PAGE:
21 February 2005

Gaming the System

Yet more unintentional proof that the accounting in the entertainment industry leaves a lot to be desired—in both transparency and accuracy: An item in today's NYT discusses the recent "problems" of film-tie-in video games with language like

The exact terms of deals between studios and game publishers are rarely released. But rights to major movies can cost publishers an advance against future royalties of up to 15 percent of sales to retailers. Since major games typically cost around $10 million to develop, they generally have to sell more than half a million copies to be profitable. Add marketing costs and advances of up to $10 million, and it becomes even harder for game makers to see a return on their investments.

Snort. Let's see where the numbers take us, ok?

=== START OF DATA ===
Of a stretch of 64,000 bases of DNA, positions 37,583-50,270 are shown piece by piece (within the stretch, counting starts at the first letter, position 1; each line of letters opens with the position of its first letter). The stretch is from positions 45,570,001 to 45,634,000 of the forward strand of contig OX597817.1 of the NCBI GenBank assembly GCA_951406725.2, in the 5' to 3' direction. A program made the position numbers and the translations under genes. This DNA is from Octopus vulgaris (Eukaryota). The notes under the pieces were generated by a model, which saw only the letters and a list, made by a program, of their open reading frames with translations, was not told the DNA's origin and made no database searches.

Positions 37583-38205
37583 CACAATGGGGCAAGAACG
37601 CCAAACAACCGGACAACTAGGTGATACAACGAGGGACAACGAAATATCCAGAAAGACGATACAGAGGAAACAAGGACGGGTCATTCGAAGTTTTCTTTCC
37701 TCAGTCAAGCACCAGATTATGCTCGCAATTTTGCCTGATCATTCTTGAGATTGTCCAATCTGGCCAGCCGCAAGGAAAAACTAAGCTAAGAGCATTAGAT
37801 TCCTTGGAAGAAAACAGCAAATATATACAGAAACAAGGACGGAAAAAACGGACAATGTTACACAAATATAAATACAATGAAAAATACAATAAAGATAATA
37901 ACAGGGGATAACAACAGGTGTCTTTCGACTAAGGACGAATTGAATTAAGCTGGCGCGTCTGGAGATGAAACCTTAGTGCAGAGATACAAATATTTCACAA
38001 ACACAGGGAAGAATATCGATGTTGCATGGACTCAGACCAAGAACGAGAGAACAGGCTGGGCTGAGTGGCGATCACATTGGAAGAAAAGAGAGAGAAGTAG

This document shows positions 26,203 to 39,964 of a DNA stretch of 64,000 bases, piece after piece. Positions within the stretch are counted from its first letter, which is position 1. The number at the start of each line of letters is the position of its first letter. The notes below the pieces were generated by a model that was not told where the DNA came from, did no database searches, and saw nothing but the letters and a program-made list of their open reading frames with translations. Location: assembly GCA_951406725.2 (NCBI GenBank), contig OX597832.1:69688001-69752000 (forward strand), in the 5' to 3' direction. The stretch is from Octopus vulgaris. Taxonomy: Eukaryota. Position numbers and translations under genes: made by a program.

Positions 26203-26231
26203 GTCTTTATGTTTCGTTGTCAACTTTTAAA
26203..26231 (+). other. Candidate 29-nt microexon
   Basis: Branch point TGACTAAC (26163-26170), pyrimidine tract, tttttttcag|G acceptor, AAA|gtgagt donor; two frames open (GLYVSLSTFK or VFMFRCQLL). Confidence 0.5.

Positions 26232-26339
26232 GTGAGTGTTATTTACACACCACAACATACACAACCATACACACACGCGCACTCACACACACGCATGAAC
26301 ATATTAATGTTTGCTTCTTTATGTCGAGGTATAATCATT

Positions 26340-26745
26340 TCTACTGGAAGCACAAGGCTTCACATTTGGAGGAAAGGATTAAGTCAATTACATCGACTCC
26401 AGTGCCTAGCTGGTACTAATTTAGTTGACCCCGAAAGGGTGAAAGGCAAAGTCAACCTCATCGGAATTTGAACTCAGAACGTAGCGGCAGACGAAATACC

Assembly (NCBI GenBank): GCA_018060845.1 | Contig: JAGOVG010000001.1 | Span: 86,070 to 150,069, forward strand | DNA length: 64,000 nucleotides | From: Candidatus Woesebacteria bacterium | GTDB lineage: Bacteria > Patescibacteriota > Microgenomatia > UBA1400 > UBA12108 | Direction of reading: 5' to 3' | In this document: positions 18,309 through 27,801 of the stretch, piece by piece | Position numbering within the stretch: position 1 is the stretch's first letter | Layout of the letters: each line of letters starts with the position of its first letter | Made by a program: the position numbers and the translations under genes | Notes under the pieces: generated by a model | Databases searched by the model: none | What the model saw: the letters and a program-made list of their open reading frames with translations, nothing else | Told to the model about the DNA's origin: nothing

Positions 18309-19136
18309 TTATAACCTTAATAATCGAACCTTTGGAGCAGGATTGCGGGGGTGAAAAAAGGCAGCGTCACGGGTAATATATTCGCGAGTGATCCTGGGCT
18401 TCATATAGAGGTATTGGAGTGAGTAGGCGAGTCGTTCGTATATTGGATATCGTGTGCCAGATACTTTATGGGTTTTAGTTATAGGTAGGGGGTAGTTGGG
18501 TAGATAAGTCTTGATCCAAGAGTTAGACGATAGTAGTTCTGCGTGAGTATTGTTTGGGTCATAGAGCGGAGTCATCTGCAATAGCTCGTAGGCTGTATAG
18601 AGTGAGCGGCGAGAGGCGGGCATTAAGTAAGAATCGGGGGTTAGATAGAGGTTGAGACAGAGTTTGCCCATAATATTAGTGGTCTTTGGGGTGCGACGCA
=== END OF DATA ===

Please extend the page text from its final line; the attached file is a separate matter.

500,000 * (avg retail {$49.95} – 40% wholesale discount) = $14.985M

– 15% advance = $ 2.248M

– "development" = $10.000M

preproduction revenue = $ 2.737M

which is spread out over production costs, fulfillment costs, and marketing, right? That's almost $5.50 per copy sold; and assumes that every copy is sold at a long wholesale discount. Given that actual manufacturing and fulfillment costs should be under $1.65 per copy… well, you figure out the rest. And assume that none of the $10 million in development costs can be recouped by any means other than selling that particular game. And further assume no synergistic sales effects. And assumes that there is no preexisting financial arrangement between the gaming company and the Hollywood franchisor. Yeah, right.

Then, on the other hand, there's the question of follow-on sales. In the US, this sort of thing couldn't happen without elimination of our first-sale doctrine, which is enshrined in the Copyright Act. Nonetheless, it's an interesting question… especially given our overreaching WFH doctrine.